How much do you need to retire on? It’s a question that’s akin to asking someone how long that metaphorical piece of string is.
Some of us have visions of buying a boat, moving abroad or embarking on other expensive pursuits. Others have more modest plans that require much less capital. But as a broad rule it’s estimated that a personal pension pot of at least £200,000 is needed for the average person to live in comfort post-retirement on top of their State Pension.
Data shows that individuals are getting more and more savvy when it comes to saving for retirement. For example, a Bank of America study recently showed that 73% of millennials in the US are currently saving. This is up 10 percentage points from just two years ago. And three-quarters of these are saving with retirement specifically in mind.
A recent report from Statista, though, suggests that Britons aren’t as dedicated to protecting ourselves in old age. Latest data shows that as of 2017, a whopping 6.5m people had no cash savings at all. Meanwhile, 32% of the population had paltry savings of between zero and just £2,000.
And Statista says that Britons aged between 18 and 24 years had “the lowest mean amount in cash savings of any age group.” Compare that to the impressive savings stats of young people in the US shown in that Bank of America report.
Strike with stocks
If you find yourself in the low-savings group you shouldn’t necessarily be dismayed, though. There’s still plenty of time to make up this shortfall. But it’s critical that you use any money that you set aside wisely.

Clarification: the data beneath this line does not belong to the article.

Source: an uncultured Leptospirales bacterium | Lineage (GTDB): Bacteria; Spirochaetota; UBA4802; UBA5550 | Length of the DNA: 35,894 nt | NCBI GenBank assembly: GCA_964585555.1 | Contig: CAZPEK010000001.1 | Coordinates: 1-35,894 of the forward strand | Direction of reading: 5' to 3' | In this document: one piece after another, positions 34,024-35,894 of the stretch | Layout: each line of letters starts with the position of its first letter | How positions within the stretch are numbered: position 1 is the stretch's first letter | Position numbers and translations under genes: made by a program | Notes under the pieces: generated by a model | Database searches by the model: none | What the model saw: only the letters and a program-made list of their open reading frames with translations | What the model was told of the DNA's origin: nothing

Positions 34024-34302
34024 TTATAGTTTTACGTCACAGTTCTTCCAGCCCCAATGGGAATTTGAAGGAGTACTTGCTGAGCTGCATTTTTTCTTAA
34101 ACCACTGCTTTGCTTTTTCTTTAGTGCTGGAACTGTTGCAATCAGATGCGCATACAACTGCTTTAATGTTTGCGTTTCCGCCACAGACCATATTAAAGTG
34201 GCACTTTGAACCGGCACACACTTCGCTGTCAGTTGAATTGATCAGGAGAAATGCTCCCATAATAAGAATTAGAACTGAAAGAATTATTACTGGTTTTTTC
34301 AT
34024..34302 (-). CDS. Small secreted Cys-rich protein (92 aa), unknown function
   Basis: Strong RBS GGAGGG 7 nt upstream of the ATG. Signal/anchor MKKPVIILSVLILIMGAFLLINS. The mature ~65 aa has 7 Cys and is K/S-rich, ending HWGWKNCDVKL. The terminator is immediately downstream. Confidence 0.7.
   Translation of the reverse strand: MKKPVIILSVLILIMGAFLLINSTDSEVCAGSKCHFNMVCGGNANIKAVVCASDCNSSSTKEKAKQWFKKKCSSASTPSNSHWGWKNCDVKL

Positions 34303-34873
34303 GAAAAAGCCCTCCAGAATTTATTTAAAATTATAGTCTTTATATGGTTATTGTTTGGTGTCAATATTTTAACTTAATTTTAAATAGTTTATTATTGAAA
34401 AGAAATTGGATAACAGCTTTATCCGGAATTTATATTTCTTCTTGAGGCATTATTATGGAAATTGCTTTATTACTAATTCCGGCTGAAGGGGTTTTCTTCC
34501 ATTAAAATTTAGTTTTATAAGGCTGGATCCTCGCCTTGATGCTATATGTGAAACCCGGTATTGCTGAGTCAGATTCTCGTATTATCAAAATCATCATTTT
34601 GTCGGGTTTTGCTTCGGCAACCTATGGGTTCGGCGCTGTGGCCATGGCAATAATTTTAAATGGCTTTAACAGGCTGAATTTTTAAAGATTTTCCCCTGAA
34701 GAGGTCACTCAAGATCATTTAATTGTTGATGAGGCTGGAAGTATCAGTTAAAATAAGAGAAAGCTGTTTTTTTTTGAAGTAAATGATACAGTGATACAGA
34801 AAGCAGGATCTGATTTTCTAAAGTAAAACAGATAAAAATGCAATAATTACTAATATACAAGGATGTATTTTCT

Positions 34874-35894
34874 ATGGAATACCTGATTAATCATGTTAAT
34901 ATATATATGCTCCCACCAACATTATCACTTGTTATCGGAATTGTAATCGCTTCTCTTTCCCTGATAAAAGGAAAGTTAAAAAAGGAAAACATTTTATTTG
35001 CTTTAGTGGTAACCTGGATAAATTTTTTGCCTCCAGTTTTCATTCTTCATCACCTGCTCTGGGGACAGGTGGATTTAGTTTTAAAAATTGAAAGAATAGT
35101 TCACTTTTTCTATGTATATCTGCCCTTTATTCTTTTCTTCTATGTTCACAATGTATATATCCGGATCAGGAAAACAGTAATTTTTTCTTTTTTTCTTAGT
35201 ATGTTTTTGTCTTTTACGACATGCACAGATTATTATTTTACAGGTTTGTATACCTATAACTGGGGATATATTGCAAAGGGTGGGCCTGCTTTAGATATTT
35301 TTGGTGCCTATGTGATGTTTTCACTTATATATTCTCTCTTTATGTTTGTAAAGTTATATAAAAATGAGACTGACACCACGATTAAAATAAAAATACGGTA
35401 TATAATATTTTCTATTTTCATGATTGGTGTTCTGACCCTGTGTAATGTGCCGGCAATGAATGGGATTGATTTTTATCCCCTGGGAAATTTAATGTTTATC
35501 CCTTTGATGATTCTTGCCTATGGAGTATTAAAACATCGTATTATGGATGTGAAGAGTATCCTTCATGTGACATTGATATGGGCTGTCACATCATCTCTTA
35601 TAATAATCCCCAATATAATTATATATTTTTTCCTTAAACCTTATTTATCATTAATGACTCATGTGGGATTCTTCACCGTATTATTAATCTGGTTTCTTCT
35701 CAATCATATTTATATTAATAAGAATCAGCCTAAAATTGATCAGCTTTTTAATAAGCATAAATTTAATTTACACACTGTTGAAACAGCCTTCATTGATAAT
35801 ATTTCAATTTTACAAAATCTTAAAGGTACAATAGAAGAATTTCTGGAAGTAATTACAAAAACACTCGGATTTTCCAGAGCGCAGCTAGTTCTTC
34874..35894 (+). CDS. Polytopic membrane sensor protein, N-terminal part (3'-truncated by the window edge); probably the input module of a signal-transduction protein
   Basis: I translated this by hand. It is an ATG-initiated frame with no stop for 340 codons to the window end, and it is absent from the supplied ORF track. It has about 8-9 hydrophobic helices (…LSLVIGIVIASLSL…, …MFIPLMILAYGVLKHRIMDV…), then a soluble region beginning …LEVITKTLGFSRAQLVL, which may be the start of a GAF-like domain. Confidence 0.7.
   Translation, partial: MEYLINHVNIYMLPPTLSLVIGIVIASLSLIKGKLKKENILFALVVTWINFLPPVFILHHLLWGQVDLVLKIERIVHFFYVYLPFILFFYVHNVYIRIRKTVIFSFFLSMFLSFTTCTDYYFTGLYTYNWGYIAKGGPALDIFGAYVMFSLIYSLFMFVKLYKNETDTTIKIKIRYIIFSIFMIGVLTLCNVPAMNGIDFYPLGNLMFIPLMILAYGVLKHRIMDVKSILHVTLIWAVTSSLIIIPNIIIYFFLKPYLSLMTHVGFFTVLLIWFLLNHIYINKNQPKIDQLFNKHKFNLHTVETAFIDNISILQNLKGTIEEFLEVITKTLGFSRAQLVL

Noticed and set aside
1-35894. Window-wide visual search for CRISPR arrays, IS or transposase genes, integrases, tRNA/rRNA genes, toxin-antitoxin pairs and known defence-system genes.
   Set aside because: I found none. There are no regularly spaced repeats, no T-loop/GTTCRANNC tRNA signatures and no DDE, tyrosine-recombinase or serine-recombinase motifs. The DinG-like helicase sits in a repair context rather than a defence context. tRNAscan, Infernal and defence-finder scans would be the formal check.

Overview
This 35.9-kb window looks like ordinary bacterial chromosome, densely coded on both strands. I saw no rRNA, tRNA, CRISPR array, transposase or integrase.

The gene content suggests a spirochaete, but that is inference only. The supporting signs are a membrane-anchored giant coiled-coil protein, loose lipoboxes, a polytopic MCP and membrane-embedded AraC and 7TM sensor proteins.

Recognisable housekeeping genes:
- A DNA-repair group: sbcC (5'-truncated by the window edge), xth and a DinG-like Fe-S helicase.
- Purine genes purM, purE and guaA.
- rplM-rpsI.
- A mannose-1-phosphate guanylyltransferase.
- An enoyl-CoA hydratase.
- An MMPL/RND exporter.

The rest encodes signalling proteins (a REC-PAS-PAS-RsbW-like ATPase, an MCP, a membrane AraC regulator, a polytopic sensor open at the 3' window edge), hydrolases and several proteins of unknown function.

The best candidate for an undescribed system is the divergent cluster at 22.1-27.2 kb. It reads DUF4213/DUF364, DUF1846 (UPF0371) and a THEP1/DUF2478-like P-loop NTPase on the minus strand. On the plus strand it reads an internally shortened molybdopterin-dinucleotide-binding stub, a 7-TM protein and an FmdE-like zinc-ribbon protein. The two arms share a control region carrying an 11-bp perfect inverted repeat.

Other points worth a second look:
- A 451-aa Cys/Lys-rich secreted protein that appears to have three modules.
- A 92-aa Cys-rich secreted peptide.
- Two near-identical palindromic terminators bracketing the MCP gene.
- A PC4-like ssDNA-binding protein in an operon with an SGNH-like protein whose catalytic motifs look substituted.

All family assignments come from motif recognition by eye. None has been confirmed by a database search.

One such way to make big returns by retirement is by investing in stock markets. Long-term investors here make mighty average returns of between 8% and 10% a year.
So say you are 25 and intend to retire by 65. How much will you need to save each month to get to the magic £200k marker mentioned earlier? Well someone investing just £65 per month over 40 years can expect to make £209,370 based on that lower rate of 8%. If they hit the top range of that average and enjoy returns of 10%, that pension pot will balloon to a mighty £360,773.
These figures dwarf the returns that someone can expect to make from a low-paying cash savings account. Say that you invest in the best-paying Cash ISA with interest rates of around 1.3%. Over 40 years, that £80 per month would make you a sorry-looking £40,825.
It’s clear, then, that with the right strategy, investment in stocks is a better way to insulate yourself from financial harm in retirement. And you don’t have to necessarily spend a lot of time picking stocks and shaping your investment portfolio either. Just dripping your money into a tracker fund can make you big money. And it is also a relatively cheap way to invest, compared to buying up a raft of individual stocks.
The FTSE 100 has leapt 568% in value over the past 30 years. So someone who could have bought a tracker at the start of the period would now be sitting on some huge gains. And particularly when you add the dividends you’d have received into the equation. So don’t just get saving, I say. Take these tips and really watch your retirement fund swell!
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Royston Wild has no position in any of the shares mentioned. The Motley Fool UK has no position in any of the shares mentioned. Views expressed on the companies mentioned in this article are those of the writer and therefore may differ from the official recommendations we make in our subscription services such as Share Advisor, Hidden Winners and Pro. Here at The Motley Fool we believe that considering a diverse range of insights makes us better investors.